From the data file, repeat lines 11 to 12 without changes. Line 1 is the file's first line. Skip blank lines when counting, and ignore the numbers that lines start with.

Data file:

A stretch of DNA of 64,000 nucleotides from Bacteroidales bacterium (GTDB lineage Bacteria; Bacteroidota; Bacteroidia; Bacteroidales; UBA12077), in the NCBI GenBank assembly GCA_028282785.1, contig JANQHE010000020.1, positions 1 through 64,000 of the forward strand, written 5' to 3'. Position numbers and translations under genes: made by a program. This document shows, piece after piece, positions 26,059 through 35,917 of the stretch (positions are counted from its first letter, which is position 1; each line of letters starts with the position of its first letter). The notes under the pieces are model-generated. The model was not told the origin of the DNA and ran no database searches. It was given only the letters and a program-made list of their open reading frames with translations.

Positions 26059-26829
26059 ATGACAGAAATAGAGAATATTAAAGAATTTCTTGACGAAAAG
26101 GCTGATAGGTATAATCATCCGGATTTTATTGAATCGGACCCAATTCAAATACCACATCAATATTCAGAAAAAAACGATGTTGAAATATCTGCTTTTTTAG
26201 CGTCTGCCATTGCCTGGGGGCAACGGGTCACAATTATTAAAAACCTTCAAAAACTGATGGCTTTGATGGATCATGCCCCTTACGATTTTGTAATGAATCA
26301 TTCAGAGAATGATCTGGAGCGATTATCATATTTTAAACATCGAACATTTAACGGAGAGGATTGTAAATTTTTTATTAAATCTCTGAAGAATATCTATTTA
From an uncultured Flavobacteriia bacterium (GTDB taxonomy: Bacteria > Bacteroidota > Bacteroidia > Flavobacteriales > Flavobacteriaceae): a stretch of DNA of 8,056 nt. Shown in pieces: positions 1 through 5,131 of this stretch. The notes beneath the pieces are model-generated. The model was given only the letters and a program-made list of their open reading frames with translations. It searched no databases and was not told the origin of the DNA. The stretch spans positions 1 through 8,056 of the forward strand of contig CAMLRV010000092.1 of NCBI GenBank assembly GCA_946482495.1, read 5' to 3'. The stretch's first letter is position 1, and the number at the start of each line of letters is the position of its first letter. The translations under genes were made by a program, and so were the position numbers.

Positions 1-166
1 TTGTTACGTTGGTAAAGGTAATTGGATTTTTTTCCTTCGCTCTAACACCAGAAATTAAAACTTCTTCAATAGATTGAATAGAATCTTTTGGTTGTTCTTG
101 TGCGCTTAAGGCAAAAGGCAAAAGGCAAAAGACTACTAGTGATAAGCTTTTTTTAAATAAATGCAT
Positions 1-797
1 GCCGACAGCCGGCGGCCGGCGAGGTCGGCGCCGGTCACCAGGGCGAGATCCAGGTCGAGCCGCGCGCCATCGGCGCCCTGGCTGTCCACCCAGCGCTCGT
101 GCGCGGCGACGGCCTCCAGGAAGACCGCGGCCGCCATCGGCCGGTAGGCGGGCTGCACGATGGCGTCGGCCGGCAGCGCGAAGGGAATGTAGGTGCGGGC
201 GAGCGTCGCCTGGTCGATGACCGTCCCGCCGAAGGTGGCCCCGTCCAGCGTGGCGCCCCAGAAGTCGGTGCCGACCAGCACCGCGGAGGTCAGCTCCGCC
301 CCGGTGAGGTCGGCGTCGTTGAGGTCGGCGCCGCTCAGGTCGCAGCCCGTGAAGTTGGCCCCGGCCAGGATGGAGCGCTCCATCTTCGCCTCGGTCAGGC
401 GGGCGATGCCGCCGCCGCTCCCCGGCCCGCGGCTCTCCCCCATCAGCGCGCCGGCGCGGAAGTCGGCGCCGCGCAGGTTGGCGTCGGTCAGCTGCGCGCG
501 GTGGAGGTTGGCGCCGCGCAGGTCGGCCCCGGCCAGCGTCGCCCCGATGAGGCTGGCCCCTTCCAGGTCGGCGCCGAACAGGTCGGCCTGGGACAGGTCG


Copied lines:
Positions 1-797
1 GCCGACAGCCGGCGGCCGGCGAGGTCGGCGCCGGTCACCAGGGCGAGATCCAGGTCGAGCCGCGCGCCATCGGCGCCCTGGCTGTCCACCCAGCGCTCGT